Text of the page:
Outgrown Methods

6. Business may have grown too fast. It may be conducted along methods which were not intended for its present size. The result may be that its methods of operation are too expensive; or, the opposite may be true. The business may have grown to be a great success. An expensive organization may have been built up. Then something went wrong. New competition came. The whole system may have to be torn to pieces and reorganized to meet the new conditions. A business widely known throughout the nation several years ago paid dividends of over $2,000,000 annually. Then a new condition arose; new competition entered the field. Within three years the dividends dropped to $600,-000 per year.

Conditions are changing so fast in every business in this country that we all have to keep ourselves up-to-date, and continually "reorganized," or we will step down and out for the newcomers to do it for us.

Too Much Detail

7. The proprietor of the business may be a man who has built it up. He may know it from A to Z. He may have passed through all the stages of work necessary to build it up. He may be an unusual man, able to do any part of the business better than any employee can do it. Yet now, this proprietor may be spending his time doing work which a cheap employee could do for him. His time may be so much occupied with such small details that he does not have time to plan his business and make it produce the profits to which it is entitled.

Profits are elusive. They do not grow on every bush beside every road. They cannot be picked up in the street. They may be in one place to-day and in a very different place to-morrow. Persistency is a very laudable characteristic. The world honors the "sticker"—unless he happens to stick to a bad business method until he goes broke.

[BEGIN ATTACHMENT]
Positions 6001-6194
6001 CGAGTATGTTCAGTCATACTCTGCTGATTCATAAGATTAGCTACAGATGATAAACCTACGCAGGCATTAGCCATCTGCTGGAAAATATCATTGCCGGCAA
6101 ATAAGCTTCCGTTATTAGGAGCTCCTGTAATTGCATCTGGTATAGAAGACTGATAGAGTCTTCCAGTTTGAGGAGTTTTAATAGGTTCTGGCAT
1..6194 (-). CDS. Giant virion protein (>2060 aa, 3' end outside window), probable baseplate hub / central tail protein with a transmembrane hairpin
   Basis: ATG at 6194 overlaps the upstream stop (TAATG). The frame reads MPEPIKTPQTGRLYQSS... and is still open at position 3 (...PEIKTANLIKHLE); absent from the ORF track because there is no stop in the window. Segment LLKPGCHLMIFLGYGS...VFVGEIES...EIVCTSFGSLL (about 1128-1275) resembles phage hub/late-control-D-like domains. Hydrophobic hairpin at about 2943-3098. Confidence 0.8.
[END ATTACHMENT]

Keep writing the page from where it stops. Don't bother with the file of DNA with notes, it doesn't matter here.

Profits move in waves. Some men or institutions discover a new way to increase their profits. The news of that new way is quickly known throughout the land by other business men, in the same and other lines, who keep their eyes and ears open for the latest of everything good. Then they revamp their business to comply with the new knowledge. After a while the others "follow suit" when it is too late to secure the advantages that accrue to the originators and leaders. Then, when they change, they are in the same relative position as before.

Slow in Changing

8. Discoveries are coming so fast that the business man who is not alert and anxious to know the new and drop the old as quickly as the new is demonstrated to be better than the old, is no longer looked upon as an important commercial factor.

It used to be said that man was a fighting animal, and therefore war would always be necessary, be-cause man could not be changed. That idea is now exploded. Things are not static. Everything is changing. The whole universe is developing, in the words of the poet, "Rising on the stepping stones of our dead selves to better things." It is risky to say, "It cannot be done," because before you have finished talking, it will be done. Human beings used to torture each other to force confession. They used to bind their fellow-men in slavery. They used to practice all forms of despotism. These things have been changed.